Zilio and Recalde (2011) and Pablo-Romero and De Jesus (2016) investigated the relationship between energy and growth in Latin America and the Caribbean in the context of the Energy-Environmental Kuznets Curve (EEKC) hypothesis. They sought to determine whether economic growth affected environmental pressure, using energy as a measure for this pressure. Both studies included five Caribbean countries in their panel estimations. Zilio and Recalde (2011) found no long-run relationship between the variables while Pablo-Romero and De Jesus (2016) found that economic growth led to increased energy consumption but no evidence for the EKC hypothesis.

Chang and Carballo (2011) examined the link between energy and growth in LAC, using a country-specific approach. Their sample of countries included the Dominican Republic, Jamaica, and Trinidad & Tobago. Their framework was multivariate and included carbon dioxide emissions. The authors use the Johansen test and Granger causality in a VEC/VAR framework. The authors find no evidence of cointegration for the Caribbean countries, but short-run results suggest growth leading energy in Jamaica. Almulali et al. (2013) followed a similar approach but included fifteen Caribbean countries in their sample. While the authors included carbon emissions in their framework, estimation involved three separate models, using the Canonical Cointegrating Regression approach with the aim of examining the bidirectional links. The authors found various links, including positive and negative relationships. They found a bi-directional relationship between energy and growth for all but three Caribbean countries--Barbados, Belize, and Dominica. However, this relationship is negative for Antigua & Barbuda and the Bahamas. The results for Belize and Dominica suggest a one-way relationship from growth to energy while no relationship exists for Barbados.

The literature for Caribbean countries remains sparse and inconclusive. Results for countries such as Jamaica, Barbados, and Trinidad & Tobago are not consistent across the relevant studies. This is likely due to a range of factors, from the estimation method and span of data to the model and form of variable used.

International Literature

There are many studies on the relationship between energy and growth but there is no strong consensus on the direction of causality involved. The existing empirical evidence points to possibilities for each of the hypotheses discussed. (2) In a review of some country-specific studies, Omri (2014) found that 29 percent of the results supported growth, 23 percent conservation, 27 percent feedback and 21 percent neutrality The differences in the empirical evidence relate to a number of factors, not limited to the datasets used, the methodology and theoretical framework involved, as well as country-specific characteristics.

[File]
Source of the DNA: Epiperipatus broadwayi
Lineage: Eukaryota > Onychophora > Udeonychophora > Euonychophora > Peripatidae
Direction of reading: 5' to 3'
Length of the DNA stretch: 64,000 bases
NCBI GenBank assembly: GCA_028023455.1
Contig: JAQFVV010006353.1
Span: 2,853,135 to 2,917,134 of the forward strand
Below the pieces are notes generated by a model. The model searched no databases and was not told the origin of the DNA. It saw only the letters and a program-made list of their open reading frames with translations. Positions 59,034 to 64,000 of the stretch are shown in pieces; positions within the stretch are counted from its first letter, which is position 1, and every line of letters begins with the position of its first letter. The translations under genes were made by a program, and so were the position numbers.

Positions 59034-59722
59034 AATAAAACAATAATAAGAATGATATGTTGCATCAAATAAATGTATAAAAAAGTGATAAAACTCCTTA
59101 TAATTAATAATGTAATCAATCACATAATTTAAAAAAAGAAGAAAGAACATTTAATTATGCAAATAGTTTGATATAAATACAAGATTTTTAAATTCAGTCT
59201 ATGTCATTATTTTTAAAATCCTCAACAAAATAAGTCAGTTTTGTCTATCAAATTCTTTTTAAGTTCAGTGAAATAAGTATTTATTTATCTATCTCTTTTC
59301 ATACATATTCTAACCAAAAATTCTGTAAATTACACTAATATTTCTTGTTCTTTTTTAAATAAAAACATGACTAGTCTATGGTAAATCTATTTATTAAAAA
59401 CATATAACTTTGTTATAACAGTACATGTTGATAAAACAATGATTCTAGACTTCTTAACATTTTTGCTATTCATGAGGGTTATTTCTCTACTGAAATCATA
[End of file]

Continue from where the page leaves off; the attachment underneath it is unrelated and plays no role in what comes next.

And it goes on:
For example, early literature on this relationship varies by data and methods alone. Kraft and Kraft (1978) found causality from growth to energy in the US, applying Sims' causality method. Akarca and Long (1980) used a more homogeneous period and the same method to show that the causality found was spurious. In recent literature, Lee (2006) found bidirectional causality for the US with the TY causality test, while Chontanawat, Hunt, and Pierse (2008) found no evidence of causality for the US using Hsiao's procedure. Both studies employed a bivariate framework but ended up with different conclusions. This extended to developing countries as well. Chen, Kuo, and Chen (2007) found evidence of causality from energy to GDP in Indonesia using Yoo's causality test, while Squalli (2007) confirmed this result with the TY test, but the ARDL result revealed a relationship in the opposite direction.

Causality results also differed based on the theoretical framework used. Soytas and Sari (2003) found no evidence of causality for the US using the Johansen procedure and the VEC framework in a bivariate setting, while Soytas and Sari (2006) found causality from energy to growth with the same method, but in a multivariate framework with capital and labour. Further, Soytas, Sari, and Ewing (2007) included carbon emissions in their multivariate framework to test for the EKC and the causality tests revealed no link between energy and income. For developing countries, Masih and Masih (1996) used a bivariate framework and found no evidence of causality in Malaysia, while Ang (2008) added carbon emissions to the model and found evidence of growth to energy. Both studies used similar methods. Omitted variable bias can mask the true causal relationship between energy and growth.